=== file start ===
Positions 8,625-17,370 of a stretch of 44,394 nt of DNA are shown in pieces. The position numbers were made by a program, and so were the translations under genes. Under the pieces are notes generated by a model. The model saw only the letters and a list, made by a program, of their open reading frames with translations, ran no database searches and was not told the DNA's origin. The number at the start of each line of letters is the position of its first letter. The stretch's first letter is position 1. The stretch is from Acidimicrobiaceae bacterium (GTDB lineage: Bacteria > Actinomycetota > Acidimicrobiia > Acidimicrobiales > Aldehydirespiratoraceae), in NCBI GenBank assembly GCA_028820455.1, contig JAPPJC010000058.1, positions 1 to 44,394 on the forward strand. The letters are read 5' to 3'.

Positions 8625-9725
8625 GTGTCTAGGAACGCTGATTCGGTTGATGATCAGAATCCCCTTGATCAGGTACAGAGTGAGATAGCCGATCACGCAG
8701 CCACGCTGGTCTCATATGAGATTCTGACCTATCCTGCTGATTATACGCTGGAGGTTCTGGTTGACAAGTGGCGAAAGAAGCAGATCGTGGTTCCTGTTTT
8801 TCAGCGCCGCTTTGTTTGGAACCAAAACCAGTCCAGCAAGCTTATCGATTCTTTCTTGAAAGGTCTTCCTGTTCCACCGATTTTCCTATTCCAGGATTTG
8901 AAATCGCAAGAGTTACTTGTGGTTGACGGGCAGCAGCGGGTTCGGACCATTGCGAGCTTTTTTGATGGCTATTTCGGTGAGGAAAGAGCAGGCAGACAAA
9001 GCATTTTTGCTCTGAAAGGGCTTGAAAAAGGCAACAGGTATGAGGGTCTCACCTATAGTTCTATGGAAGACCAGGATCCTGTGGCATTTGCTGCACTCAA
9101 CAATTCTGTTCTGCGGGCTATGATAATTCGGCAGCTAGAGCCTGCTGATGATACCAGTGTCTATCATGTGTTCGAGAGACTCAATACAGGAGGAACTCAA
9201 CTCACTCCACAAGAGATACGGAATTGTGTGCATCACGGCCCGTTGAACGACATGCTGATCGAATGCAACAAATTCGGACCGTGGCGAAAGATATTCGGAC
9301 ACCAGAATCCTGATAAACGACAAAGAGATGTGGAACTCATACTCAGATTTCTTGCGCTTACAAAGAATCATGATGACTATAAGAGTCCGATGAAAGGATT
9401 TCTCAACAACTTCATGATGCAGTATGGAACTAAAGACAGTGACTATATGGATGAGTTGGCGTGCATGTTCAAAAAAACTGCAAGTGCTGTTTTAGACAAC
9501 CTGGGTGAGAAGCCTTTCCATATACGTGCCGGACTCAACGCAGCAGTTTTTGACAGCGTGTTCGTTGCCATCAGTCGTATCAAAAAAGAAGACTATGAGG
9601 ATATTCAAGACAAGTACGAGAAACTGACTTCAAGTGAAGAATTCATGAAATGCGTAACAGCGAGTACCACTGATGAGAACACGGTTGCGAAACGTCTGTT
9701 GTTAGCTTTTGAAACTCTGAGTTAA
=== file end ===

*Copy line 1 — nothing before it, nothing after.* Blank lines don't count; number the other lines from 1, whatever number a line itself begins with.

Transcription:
Positions 8,625-17,370 of a stretch of 44,394 nt of DNA are shown in pieces. The position numbers were made by a program, and so were the translations under genes. Under the pieces are notes generated by a model. The model saw only the letters and a list, made by a program, of their open reading frames with translations, ran no database searches and was not told the DNA's origin. The number at the start of each line of letters is the position of its first letter. The stretch's first letter is position 1. The stretch is from Acidimicrobiaceae bacterium (GTDB lineage: Bacteria > Actinomycetota > Acidimicrobiia > Acidimicrobiales > Aldehydirespiratoraceae), in NCBI GenBank assembly GCA_028820455.1, contig JAPPJC010000058.1, positions 1 to 44,394 on the forward strand. The letters are read 5' to 3'.